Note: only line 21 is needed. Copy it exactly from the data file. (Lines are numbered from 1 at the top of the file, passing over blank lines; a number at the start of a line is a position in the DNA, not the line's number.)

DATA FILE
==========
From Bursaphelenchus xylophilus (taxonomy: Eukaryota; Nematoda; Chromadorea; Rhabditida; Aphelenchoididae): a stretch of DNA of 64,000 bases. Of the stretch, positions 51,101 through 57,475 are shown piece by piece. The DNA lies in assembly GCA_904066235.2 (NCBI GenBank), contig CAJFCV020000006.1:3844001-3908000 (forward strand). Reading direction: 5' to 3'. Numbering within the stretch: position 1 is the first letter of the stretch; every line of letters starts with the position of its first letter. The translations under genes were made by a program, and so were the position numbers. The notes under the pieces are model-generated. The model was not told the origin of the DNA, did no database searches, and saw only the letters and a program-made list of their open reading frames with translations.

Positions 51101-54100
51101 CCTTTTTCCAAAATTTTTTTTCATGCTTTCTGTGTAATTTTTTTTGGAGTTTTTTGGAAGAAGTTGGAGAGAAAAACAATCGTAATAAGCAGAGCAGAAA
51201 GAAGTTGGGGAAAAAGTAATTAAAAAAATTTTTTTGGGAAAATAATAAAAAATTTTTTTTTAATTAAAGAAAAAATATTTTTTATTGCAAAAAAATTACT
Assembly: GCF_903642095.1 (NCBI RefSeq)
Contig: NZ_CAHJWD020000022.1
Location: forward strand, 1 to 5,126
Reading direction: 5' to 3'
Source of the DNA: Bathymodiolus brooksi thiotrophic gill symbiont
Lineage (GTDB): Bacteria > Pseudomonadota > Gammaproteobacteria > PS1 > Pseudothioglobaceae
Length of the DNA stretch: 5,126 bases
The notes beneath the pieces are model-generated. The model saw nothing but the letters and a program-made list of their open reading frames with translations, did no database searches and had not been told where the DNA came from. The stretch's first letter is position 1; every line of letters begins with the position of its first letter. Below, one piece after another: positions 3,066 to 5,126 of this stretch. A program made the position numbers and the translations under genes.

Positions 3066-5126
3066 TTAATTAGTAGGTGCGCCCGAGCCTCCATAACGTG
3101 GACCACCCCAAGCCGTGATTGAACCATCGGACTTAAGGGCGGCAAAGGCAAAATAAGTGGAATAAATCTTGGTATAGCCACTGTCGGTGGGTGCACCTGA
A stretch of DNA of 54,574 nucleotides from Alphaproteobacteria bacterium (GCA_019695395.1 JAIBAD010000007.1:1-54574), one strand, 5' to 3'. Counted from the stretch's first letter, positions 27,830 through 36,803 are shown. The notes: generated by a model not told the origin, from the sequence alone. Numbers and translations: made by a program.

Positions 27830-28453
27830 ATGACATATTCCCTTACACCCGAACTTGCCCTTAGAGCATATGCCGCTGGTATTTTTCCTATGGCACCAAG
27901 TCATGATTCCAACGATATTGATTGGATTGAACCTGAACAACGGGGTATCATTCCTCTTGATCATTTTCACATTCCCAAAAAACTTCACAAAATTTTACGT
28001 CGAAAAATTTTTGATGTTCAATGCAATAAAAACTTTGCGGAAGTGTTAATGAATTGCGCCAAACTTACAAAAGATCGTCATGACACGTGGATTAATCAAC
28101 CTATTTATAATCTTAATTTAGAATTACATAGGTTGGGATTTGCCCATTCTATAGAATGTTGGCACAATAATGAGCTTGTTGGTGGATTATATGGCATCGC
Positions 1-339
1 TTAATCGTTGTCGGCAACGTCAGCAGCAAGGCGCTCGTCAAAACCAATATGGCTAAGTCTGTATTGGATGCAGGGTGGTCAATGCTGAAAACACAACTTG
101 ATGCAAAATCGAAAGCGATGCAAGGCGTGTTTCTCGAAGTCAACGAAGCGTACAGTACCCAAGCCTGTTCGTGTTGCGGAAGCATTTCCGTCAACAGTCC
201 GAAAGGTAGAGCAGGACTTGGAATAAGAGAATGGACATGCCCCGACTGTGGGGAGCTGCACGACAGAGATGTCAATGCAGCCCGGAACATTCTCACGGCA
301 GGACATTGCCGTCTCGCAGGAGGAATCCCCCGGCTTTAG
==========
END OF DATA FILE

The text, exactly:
28101 CTATTTATAATCTTAATTTAGAATTACATAGGTTGGGATTTGCCCATTCTATAGAATGTTGGCACAATAATGAGCTTGTTGGTGGATTATATGGCATCGC